That makes this a good thing, and a bad thing. It is a good thing, because it was a homecoming moment for my wife and I as we pulled these two decks out (The Ice & Fire set starter containing Targaryen and Greyjoy decks). Neither house was our preferred house to play, which was fine. After all, I don’t need to always play as the Starks and she doesn’t always need to be the Lannisters. However, we both agreed mid-game that we wanted to get decks for our favorite houses sometime soon! The bad thing about this CCG being too similar to the LCG is, well, there isn’t much reason to continue down the CCG path for this game. If the cards were dirt cheap, that might be one thing. It doesn’t seem ridiculously overpriced, but for the price of a box of packs I could get a complete “cycle” in the LCG format complete with 3x of every card, good or bad, rather than a varied assortment from a CCG pool. I’m not going to part with these decks anytime soon, and I’d love to find out if there are areas of the CCG that are worth diving into at a good price, because maybe a set or two did something fun that hasn’t appeared in the LCG.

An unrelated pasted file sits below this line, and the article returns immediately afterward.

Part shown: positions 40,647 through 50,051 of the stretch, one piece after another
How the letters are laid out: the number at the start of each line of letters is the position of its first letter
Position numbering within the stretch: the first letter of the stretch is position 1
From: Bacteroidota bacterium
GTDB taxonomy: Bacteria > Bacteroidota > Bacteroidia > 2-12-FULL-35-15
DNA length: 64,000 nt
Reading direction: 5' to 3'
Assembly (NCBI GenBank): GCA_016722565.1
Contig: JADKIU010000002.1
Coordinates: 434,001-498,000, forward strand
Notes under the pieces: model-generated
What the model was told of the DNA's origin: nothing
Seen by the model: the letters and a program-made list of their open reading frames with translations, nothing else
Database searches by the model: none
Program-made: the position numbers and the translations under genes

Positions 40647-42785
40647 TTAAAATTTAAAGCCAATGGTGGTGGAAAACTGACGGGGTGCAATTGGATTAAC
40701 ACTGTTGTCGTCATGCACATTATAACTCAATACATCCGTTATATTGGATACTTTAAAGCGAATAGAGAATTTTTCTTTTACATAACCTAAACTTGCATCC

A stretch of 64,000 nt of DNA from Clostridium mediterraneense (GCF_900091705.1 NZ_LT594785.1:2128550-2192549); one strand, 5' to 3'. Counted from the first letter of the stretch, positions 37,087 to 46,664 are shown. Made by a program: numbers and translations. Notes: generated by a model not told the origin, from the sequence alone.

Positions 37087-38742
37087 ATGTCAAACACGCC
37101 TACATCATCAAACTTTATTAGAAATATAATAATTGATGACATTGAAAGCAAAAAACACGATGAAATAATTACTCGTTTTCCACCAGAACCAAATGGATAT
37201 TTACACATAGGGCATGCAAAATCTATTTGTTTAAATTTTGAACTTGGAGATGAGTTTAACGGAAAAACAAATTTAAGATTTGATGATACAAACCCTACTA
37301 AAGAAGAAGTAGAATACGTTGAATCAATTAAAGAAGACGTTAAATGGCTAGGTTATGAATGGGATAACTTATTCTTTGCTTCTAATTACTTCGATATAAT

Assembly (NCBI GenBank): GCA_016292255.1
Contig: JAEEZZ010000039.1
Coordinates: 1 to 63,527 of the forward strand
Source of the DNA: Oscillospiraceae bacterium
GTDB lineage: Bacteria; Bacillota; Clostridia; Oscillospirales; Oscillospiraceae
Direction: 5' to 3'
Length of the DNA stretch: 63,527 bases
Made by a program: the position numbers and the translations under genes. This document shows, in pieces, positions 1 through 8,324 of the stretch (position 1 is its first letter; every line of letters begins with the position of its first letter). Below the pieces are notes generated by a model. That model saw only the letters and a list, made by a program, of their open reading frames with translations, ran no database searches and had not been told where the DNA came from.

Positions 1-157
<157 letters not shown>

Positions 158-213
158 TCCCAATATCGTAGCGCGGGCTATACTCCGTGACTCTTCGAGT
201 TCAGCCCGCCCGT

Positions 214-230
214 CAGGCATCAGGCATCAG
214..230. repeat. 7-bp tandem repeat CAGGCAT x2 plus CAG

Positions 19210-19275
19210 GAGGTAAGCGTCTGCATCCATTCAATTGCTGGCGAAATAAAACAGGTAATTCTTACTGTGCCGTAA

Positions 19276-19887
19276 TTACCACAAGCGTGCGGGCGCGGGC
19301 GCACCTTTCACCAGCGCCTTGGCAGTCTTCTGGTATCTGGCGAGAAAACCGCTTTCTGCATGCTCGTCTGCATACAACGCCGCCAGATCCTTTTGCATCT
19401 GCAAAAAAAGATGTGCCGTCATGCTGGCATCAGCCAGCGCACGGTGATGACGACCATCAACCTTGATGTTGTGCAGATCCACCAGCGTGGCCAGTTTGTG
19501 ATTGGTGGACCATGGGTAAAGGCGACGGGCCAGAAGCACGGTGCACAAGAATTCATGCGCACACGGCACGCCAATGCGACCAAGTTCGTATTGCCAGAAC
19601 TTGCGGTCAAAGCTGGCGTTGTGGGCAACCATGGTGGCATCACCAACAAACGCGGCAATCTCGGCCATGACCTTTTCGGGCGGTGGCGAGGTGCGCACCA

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This particular session was brutal for me. It started with a really solid first two rounds for House Greyjoy, but after that things spiraled out of control. My deck drew into locations, which she managed to clear 2 of them right after that. She got out a good number of characters, and lucked into countering my Wildfire Assault plot card (does the cancelled effect/replaced card then get back into my available Plot pool for the next round? We disagreed, obviously, because I wanted to use it next round and she didn’t want me to be able to balance the board after getting a 7/2 advantage). From that point on I drew exactly one character card, and she never put out any locations – I had cards in hand and in my plot deck just waiting for her to get locations – and so she steamrolled me on her way to a 15-1 victory that wasn’t quite as lopsided as the final score indicates. Had she not hit 15, my counter-assault would have landed me at least 5 Power back onto my side of the board and killed off a few of her characters or discarded cards in the process.